Palazchenko was not there to interpret, so that crucial prior warning seems never to have crossed his radar screen. Nor, it seems, had its full tenor been passed on to Gorbachev, who was humiliated in London when the Japanese prime minister coldly dismissed as inadequate Gorbachev's promise of freeing 70 percent of Soviet prices by the end of the year. It was the West as a whole which refused to rally to Gorbachev's last appeal, and that palpable failure of Gorbachev's fabled marketing skills led directly to the Moscow coup later in the summer.

Palazchenko concludes, "I feel now, as I did then, that in the late 1980s the West and the Soviet Union had a unique opportunity to build new international relations and to ensure a relatively manageable transition from a bi-polar world based on superpower confrontation to a multipolar world of the future. To succeed, the East and West needed to cooperate not only on arms control and regional issues, but also in helping the Soviet Union modernize its political and economic systems."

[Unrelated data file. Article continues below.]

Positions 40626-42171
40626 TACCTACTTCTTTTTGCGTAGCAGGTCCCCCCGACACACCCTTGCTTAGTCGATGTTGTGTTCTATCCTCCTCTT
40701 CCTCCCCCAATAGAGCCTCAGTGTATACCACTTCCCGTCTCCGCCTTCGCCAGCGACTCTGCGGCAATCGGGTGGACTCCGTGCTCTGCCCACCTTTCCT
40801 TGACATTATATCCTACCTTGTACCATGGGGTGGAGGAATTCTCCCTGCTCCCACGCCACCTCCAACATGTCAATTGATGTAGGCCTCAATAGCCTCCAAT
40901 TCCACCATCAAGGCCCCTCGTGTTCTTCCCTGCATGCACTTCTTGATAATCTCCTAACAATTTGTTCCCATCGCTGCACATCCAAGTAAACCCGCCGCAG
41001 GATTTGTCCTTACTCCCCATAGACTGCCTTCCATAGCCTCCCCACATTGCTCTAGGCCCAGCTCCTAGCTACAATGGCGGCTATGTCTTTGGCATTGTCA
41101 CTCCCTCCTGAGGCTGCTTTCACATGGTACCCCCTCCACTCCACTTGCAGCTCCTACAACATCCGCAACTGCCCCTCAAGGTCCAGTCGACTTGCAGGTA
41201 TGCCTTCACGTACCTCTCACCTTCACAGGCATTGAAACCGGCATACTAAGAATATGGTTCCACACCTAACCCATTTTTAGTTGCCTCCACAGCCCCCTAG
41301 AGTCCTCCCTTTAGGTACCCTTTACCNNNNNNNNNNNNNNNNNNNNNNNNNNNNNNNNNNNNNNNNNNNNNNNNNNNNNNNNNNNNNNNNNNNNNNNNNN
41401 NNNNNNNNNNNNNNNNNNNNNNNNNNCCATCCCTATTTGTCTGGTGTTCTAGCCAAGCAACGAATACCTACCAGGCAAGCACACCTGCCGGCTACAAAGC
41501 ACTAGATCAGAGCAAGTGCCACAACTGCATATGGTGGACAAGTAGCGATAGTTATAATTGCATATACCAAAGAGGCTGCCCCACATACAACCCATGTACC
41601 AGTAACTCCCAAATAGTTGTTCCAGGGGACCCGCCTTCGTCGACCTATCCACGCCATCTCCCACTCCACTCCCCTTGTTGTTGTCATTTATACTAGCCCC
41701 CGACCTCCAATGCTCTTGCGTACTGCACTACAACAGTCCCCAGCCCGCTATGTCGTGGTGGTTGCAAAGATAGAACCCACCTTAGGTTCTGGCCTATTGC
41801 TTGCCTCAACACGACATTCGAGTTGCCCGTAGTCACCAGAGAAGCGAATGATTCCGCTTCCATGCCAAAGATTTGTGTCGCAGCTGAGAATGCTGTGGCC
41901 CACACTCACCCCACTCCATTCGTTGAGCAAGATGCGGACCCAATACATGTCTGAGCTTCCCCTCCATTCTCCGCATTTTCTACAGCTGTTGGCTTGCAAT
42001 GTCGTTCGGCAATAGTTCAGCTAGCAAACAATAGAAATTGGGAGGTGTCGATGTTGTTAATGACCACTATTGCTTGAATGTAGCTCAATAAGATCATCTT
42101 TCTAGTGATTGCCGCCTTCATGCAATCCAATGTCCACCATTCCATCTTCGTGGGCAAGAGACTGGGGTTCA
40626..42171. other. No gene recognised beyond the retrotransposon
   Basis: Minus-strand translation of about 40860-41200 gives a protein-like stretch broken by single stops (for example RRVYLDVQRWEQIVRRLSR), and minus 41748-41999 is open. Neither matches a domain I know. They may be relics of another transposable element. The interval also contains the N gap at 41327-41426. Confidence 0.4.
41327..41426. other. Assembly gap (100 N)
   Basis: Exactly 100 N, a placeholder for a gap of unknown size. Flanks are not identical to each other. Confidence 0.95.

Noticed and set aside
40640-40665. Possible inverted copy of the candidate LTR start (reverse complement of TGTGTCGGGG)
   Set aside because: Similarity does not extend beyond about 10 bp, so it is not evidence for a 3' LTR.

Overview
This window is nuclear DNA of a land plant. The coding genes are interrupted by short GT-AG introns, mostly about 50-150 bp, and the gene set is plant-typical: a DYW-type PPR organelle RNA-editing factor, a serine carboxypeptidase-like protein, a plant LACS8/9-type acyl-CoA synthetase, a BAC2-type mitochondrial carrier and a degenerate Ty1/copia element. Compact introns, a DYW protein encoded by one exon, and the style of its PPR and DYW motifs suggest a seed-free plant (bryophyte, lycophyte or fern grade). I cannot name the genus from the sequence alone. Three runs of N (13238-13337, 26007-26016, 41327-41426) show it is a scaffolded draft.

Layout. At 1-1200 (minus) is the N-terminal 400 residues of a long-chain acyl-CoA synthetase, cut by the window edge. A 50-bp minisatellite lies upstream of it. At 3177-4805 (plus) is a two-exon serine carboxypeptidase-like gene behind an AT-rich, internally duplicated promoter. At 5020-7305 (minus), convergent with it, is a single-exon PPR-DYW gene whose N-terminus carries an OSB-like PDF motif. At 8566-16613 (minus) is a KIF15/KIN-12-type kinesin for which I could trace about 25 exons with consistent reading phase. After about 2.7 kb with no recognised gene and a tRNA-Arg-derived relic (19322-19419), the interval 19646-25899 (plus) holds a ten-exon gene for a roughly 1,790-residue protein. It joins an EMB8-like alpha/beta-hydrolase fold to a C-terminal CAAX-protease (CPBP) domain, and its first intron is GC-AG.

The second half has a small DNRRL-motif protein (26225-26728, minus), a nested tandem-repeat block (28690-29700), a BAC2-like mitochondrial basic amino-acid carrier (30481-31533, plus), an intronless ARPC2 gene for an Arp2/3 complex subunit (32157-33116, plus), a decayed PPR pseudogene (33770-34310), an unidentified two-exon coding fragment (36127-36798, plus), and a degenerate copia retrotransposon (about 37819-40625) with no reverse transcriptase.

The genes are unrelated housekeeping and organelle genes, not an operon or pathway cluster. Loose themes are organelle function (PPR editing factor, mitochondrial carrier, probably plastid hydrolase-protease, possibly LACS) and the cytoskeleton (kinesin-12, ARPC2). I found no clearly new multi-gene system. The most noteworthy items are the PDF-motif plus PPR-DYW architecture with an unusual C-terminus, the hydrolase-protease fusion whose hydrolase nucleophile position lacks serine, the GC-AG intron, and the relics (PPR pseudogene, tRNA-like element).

Whether or not he is right is now immaterial. What is important from this figure who traveled and conferred with Gorbachev and Shevardnadze, is further evidence that this almost utopian sensibility had gripped the Kremlin, as if all of them were singing along to Palazchenko's constant humming of the John Lennon song "Imagine." But Marlin Fitzwater was sneering at Gorby as "a drugstore cowboy" and Bush was dawdling over exhaustive policy reviews that always warned the Soviets might not mean it. Bush drove a series of hard bargains, and as a result, Palazchenko says: "At some point in 1991 the perception of 'Gorbachev making all the concessions' became a negative factor for him domestically?'